Macbeth's sense of ambition is perhaps at its strongest when it is first awoken in Act I, Scene III. Here, he meets with the witches and they tell him their ideas about his future. In this scene, Macbeth is so ambitious that he is already contemplating murder. It does not matter that Macbeth is internally reluctant to kill. The fact that he is mentally preparing for such an event demonstrates the full extent of his ambition:
My thought, whose murder yet is but fantastical,
Shakes so my single state of man
That function is smother'd in surmise,
and nothing is but what is not.
Similarly, in Act I, Scene IV, Macbeth also acknowledges his "deep and dark desires." This quote is also significant as it provides further proof of his naked ambition and his determination to do whatever he must to become king.
Macbeth's sense of ambition also reaches great heights in Act I, Scene VII. In this scene, Macbeth actually admits that there is no real need to kill Duncan (he has been a fair and effective monarch); he is literally only doing it to take power for himself:
I have no spur
To prick the sides of my intent, but only
Vaulting ambition, which o'erleaps itself
And falls on the other.
Once his political ambition was aroused, Macbeth wanted only one thing: to become King of Scotland. Before he actually killed Duncan, however, Macbeth's ambition wavered, sometimes receding, then reasserting itself, becoming stronger each time. Macbeth's ambition reached its height with the vicious and cowardly murder of the King. Once Macbeth's ambition is realized when he is crowned, his subsequent vile acts are committed only in order to retain power.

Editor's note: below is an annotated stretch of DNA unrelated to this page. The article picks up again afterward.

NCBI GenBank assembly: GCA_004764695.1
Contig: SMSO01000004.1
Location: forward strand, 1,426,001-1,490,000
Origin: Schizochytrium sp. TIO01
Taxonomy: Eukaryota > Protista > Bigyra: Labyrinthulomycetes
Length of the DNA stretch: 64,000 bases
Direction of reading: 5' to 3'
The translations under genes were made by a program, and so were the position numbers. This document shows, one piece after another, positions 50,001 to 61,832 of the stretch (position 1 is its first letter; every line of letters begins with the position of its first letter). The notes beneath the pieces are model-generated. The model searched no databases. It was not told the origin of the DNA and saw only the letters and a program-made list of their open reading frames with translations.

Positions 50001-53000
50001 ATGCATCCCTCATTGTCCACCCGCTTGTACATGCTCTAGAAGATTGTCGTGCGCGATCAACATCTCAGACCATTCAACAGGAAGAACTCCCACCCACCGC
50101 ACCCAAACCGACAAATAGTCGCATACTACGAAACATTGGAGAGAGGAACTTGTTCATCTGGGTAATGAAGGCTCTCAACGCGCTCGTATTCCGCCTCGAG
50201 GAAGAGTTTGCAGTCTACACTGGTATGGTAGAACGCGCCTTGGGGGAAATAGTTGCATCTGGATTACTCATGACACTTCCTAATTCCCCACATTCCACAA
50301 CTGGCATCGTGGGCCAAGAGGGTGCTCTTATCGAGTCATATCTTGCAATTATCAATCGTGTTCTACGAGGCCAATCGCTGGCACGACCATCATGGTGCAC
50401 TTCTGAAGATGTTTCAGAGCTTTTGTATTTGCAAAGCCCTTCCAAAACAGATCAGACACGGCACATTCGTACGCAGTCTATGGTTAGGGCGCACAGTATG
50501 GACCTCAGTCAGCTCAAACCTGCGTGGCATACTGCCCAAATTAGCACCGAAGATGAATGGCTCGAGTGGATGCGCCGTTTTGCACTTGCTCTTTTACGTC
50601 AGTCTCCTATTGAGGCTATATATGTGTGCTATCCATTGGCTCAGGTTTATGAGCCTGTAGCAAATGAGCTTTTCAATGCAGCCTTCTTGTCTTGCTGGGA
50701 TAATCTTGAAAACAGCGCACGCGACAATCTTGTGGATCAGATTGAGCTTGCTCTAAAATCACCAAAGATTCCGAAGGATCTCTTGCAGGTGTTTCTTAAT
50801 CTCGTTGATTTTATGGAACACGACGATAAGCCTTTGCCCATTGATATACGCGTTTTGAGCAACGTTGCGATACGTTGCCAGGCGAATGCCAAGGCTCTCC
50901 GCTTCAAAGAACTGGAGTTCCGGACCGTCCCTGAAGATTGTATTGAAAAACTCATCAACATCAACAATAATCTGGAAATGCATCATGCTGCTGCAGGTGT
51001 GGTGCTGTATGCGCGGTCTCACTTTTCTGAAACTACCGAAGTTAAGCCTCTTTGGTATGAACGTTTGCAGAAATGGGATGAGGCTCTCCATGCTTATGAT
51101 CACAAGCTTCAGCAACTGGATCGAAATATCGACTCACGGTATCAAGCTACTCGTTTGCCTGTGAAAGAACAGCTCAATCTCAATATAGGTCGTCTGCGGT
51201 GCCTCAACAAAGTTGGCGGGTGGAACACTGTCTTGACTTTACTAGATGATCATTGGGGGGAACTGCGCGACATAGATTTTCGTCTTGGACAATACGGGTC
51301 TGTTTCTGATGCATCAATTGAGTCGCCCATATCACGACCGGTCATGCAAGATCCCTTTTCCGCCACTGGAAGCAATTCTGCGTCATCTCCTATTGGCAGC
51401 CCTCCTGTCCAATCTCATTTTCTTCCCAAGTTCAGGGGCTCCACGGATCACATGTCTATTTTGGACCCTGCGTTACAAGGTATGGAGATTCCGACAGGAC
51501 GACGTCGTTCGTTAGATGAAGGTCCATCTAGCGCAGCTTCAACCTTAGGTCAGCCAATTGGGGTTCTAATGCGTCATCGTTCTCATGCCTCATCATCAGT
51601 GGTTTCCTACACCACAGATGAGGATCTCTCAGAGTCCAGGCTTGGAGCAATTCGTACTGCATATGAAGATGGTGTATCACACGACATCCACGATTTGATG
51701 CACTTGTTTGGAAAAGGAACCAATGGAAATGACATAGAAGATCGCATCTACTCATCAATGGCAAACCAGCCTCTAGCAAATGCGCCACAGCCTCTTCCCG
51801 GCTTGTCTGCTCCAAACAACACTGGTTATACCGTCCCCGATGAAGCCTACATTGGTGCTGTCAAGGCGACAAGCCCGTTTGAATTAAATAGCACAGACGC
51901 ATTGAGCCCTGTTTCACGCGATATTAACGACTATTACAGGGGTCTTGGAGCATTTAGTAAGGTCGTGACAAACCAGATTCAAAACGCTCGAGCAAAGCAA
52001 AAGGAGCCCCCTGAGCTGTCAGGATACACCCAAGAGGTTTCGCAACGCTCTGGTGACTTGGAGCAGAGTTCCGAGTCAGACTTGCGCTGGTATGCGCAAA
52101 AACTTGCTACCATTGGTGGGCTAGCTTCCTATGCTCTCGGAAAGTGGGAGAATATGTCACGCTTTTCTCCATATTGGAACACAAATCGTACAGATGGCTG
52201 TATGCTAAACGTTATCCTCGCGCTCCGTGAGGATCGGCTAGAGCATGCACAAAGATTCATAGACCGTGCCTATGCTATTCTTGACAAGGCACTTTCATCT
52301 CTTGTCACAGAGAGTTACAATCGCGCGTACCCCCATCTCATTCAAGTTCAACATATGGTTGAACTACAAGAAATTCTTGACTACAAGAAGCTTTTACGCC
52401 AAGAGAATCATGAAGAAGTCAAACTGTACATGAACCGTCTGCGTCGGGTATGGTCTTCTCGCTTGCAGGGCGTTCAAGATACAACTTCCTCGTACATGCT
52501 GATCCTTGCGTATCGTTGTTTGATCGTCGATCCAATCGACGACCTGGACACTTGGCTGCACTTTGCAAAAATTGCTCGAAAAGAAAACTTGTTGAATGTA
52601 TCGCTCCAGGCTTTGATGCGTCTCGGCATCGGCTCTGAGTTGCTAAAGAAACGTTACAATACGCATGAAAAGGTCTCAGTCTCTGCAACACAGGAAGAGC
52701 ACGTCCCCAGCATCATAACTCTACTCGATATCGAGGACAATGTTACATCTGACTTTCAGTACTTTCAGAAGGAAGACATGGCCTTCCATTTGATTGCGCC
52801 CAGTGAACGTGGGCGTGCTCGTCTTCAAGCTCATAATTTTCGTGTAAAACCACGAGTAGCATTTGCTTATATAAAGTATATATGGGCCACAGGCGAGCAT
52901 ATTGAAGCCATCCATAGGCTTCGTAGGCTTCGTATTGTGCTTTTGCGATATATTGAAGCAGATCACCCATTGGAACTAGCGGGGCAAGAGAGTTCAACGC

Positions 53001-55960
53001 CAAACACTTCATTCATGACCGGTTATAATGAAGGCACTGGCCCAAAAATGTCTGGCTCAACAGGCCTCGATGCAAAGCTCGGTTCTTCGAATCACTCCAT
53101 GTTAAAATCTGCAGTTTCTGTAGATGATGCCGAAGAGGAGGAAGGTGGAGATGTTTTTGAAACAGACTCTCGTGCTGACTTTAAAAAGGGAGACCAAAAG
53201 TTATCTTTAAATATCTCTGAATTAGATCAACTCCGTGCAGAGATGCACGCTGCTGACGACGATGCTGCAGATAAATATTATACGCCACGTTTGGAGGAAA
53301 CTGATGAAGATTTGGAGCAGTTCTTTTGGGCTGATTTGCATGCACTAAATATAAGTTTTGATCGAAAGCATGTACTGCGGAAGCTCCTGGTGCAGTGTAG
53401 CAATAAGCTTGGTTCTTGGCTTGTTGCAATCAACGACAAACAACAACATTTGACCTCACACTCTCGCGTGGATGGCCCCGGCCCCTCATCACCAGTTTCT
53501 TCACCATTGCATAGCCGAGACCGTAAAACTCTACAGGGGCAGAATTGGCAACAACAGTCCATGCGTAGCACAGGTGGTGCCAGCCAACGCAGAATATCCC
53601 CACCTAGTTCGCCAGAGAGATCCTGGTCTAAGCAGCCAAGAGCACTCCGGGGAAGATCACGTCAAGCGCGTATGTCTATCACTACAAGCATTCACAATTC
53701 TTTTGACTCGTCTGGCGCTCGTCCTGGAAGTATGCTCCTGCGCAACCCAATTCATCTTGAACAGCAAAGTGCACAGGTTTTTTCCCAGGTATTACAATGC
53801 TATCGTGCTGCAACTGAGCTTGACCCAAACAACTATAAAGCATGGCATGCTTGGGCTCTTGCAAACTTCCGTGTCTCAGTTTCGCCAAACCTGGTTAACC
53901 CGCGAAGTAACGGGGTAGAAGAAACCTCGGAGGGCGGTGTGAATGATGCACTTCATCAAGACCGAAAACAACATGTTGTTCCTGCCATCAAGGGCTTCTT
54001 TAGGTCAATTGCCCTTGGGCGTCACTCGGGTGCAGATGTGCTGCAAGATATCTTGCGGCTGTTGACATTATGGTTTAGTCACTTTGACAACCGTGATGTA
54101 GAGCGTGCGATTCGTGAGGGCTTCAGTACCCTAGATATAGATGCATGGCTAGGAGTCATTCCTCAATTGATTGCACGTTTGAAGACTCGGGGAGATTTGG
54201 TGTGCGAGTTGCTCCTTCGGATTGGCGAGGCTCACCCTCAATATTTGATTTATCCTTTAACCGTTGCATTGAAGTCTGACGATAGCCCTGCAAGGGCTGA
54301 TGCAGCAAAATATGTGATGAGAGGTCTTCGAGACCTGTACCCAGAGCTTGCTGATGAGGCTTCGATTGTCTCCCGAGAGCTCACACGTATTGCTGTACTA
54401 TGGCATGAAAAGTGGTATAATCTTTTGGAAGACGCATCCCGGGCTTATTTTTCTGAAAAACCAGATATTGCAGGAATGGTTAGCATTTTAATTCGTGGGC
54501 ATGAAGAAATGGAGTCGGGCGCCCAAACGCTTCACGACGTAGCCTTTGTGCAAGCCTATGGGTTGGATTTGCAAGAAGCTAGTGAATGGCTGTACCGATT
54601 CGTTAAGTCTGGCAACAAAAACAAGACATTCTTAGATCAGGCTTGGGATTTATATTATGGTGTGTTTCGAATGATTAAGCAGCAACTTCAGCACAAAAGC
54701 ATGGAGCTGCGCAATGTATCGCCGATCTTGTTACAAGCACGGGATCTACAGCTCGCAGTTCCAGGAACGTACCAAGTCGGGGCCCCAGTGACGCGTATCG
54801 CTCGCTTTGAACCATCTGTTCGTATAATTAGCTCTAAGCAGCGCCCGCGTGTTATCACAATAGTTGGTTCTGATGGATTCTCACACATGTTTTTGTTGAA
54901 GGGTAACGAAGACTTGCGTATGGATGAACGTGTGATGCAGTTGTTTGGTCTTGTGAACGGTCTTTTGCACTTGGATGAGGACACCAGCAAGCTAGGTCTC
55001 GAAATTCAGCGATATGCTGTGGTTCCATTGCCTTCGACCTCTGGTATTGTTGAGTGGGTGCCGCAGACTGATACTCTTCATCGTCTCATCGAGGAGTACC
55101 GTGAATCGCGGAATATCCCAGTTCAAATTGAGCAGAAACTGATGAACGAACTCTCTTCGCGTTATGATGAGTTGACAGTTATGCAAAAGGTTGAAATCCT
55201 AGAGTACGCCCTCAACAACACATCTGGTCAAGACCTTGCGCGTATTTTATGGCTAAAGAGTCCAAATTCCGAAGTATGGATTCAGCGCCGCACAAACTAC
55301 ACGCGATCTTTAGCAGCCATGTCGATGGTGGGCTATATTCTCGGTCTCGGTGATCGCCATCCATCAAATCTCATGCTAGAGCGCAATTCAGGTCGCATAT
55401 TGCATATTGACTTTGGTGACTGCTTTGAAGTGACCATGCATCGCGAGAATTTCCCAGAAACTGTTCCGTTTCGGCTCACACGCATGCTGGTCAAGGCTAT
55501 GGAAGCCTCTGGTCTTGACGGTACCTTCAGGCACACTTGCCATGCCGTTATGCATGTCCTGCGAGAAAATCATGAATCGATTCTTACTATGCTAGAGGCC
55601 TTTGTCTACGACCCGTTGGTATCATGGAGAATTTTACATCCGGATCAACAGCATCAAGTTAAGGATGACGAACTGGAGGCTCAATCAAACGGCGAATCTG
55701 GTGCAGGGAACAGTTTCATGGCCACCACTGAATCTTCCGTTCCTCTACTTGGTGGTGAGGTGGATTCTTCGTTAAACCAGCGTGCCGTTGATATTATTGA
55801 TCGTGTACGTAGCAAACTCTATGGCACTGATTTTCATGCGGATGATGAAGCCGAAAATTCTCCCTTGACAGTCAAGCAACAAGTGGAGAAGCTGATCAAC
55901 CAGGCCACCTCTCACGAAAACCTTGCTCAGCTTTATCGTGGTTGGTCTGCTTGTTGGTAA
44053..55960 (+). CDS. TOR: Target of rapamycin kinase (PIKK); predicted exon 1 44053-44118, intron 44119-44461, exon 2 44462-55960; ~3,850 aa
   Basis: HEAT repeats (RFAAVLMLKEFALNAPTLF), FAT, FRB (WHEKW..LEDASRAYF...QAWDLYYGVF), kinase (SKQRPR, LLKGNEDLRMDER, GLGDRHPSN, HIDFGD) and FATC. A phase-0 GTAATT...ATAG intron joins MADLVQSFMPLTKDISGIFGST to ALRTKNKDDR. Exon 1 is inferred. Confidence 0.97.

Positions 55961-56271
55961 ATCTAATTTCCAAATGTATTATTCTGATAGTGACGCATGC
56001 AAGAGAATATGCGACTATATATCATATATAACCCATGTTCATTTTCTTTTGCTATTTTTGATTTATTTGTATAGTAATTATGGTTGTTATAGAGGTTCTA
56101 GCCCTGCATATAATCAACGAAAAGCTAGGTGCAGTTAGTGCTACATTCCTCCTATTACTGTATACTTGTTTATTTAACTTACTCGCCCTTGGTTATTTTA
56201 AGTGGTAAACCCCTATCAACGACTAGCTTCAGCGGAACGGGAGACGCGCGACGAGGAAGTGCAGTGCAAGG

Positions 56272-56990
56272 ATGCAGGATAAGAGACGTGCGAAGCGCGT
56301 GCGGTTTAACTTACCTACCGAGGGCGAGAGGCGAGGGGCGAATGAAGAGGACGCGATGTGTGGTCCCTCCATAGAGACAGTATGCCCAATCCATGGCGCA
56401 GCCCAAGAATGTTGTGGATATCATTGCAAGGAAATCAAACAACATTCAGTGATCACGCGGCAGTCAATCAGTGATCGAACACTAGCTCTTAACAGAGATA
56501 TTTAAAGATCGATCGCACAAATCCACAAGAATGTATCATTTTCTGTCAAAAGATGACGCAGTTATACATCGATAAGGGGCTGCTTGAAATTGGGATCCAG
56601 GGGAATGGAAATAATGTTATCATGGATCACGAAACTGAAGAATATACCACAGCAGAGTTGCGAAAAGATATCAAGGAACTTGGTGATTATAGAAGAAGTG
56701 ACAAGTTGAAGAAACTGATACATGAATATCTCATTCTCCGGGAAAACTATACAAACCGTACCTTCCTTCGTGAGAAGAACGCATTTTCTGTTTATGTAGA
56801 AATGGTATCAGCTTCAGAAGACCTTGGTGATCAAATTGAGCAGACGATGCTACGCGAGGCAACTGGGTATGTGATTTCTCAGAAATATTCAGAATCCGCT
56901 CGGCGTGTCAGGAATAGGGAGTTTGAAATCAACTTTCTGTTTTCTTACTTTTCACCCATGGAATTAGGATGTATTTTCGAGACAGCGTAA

That's hard to say. Macbeth shows a tremendous amount of ambition in Act 3, sc. 2, when he orders the murder of Banquo because he fears Banquo might suspect him of Duncan's murder. But, when he declares that he will have Macduff's family killed at the end of Act 4, sc. 1, that shows plenty of ambition on his part. Almost all of Act 5 shows an ambition Macbeth fighting to the bitter end. But the place where he probably shows the most ambition is Act 1, sc. 3 after Ross has told him that he's been named the new Thane of Cawdor, thus bringing about one of the witches' prophecies. His aside in lines 148-163 show great ambition. later in Act 1, sc. 4, when Duncan claims that Malcolm is the next in line to the throne, Macbeth's ambition leaps to the forefront again with his aside at the end of that scene.